Skip to content
Join our Newsletter

Squamish Nation purchases new land for reserves in Squamish Valley

First Nation borrows $16.275 million to purchase 467.25 hectares from province

The Squamish Nation announced today that it is purchasing 467.25 acres of land in the Squamish area to create new reserves.

In an announcement at Squamish's Totem Hall, the nation announced in conjunction with B.C.'s Ministry of Forests, Lands and Natural Resource Operations that it is borrowing $16.275 million to purchase five separate parcels of land that it will then apply to the federal government to turn into new reserves.

"This is an historic day for the Squamish Nation," Chief Gibby Jacob said in a news release. "The amount of land we are acquiring is roughly equal to the amount of land that was taken from us by the Pacific Great Eastern Railway in 1913. The land is intended to be used by the Squamish Nation to develop housing for our members."

The parcels are located throughout the Squamish area and have been identified as potential sites for member housing

Parcel 2a, a 44.5-hectare site, is located adjacent to fee simple land and is within the District of Squamish. The Squamish Nation believes that development of the fee simple portion of that land could help fund infrastructure and housing.

Also included in the purchase are: Parcel 3, a 261.9-hectare site located above Quest University and the Mortensen property, which is 8.75 hectares and located just north of the existing Stawamus reserve; Parcel 6, a 118.82-hectare site, is located at Evans Lake and adjacent to the existing Cheakamus reserve; and Parcel 7, which measures 34.5 hectares.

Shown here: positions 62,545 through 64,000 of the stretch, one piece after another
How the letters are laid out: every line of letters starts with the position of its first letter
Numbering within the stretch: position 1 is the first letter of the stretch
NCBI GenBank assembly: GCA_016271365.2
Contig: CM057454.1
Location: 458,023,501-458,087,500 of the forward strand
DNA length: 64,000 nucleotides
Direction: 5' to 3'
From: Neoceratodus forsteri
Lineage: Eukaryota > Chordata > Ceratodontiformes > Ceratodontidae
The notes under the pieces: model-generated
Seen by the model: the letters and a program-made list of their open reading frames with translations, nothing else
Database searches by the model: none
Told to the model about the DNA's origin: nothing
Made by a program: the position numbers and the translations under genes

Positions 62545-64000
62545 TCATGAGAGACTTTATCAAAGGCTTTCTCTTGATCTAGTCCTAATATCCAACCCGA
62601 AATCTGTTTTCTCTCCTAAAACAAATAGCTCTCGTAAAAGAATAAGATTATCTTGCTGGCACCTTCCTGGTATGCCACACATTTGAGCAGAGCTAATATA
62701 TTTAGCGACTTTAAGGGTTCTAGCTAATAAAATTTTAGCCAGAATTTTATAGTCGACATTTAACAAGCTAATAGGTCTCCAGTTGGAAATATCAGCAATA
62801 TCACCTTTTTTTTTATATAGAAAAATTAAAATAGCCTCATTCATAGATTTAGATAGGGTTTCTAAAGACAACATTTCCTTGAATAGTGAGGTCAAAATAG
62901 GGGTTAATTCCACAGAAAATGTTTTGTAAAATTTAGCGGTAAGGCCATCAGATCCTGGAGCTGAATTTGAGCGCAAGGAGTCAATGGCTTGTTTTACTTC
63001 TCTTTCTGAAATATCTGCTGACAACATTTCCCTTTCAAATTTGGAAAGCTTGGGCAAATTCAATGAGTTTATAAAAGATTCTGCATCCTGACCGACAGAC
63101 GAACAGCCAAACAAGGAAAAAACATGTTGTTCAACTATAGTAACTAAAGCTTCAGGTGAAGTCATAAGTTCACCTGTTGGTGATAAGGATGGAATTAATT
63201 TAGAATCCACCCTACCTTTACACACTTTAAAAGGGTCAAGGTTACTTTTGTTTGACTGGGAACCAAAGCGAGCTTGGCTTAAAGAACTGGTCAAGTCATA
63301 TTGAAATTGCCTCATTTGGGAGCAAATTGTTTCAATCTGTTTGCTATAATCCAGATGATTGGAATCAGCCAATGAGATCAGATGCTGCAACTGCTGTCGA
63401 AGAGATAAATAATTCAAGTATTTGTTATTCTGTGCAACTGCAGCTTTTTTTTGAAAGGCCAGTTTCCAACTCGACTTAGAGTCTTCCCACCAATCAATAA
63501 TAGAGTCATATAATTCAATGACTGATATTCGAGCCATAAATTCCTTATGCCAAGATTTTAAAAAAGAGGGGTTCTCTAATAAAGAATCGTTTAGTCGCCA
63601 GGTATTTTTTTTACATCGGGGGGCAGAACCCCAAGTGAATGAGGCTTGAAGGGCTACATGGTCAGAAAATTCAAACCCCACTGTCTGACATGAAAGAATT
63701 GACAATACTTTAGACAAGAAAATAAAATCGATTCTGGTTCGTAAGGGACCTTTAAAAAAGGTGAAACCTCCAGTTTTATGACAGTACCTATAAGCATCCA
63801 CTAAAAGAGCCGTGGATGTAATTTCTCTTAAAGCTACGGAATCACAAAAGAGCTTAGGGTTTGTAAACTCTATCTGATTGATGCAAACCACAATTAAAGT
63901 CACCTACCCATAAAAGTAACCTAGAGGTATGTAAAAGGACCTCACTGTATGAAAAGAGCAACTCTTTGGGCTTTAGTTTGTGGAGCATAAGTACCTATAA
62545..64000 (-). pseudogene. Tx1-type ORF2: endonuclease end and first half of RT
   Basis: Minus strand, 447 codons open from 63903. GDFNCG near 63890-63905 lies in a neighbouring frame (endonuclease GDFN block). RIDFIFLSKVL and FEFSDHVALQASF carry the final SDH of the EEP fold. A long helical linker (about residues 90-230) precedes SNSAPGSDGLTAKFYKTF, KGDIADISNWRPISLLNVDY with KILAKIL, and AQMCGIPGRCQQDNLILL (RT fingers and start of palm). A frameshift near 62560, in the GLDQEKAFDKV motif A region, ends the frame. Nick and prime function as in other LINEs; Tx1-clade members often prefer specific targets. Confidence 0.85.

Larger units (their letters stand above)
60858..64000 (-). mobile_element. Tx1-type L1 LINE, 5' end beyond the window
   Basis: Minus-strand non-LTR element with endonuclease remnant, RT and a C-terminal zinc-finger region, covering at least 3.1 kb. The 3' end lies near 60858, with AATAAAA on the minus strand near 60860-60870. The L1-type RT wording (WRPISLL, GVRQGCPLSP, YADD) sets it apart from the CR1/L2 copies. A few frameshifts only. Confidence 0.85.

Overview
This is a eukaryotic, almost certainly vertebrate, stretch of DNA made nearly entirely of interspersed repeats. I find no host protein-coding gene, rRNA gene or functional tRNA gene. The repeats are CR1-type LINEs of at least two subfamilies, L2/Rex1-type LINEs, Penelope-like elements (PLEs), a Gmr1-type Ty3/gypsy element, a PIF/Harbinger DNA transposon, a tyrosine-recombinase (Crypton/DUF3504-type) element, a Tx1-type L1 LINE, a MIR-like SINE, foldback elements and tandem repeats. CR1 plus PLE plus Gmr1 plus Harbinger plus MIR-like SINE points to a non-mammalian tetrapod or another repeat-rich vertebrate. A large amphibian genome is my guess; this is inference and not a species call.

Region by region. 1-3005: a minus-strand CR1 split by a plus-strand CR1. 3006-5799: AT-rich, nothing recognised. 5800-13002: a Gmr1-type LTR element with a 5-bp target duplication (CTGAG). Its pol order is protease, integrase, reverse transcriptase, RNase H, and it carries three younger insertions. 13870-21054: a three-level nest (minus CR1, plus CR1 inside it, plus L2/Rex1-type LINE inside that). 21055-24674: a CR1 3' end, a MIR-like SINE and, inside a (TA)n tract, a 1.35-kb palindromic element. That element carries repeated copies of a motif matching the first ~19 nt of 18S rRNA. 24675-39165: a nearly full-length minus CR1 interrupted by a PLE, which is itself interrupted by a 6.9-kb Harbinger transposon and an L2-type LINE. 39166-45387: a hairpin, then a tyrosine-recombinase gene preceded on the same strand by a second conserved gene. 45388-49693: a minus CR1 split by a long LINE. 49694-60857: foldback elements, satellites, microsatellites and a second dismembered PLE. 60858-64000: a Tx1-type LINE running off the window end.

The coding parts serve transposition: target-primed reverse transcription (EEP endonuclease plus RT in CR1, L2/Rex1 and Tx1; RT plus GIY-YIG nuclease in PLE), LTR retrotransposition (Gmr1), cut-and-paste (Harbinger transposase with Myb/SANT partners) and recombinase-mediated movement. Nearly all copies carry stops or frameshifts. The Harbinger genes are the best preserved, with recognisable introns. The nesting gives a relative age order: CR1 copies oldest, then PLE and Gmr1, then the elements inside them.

Housing has been identified as one of the biggest issues facing the Squamish Nation. An information package attached to the news release stated that there are only about 200 lots remaining at the First Nation's existing reserves and about 1,000 people on its housing list, meaning more people need housing than is actually available.

Reached for comment Monday, Squamish Mayor Greg Gardner said he was aware that land was being transferred to the nation but he was not aware of lands being designated reserves.

"We're not a party to that transaction," he said. "Additions to reserves are a federal decision, so there's an extensive process before anything is added to reserve, so that is not an overnight issue."

The Squamish Nation is borrowing money to buy the lands out of the Squamish Nation Trust, which was established in 2000 as part of the Omnibus Trust Settlement. That settlement, meant to settle claims around the taking of reserve land by the Pacific Great Eastern Railway, included $92.5 million in cash, which the nation is borrowing from to complete this transaction.

The money is being borrowed at an interest rate of 5.5 per cent per annum and the trust will hold a mortgage on the land until the loan is repaid.

The Squamish Nation hopes to pay that money back by developing housing at several of its sites. The nation has about one million square feet available for development at its Kitsilano reserve in Vancouver, where there's a possibility of building office space and rental housing.

Other possible sites for housing development include adding to the Park Royal shopping centre in West Vancouver and another development at Seymour Creek in North Vancouver.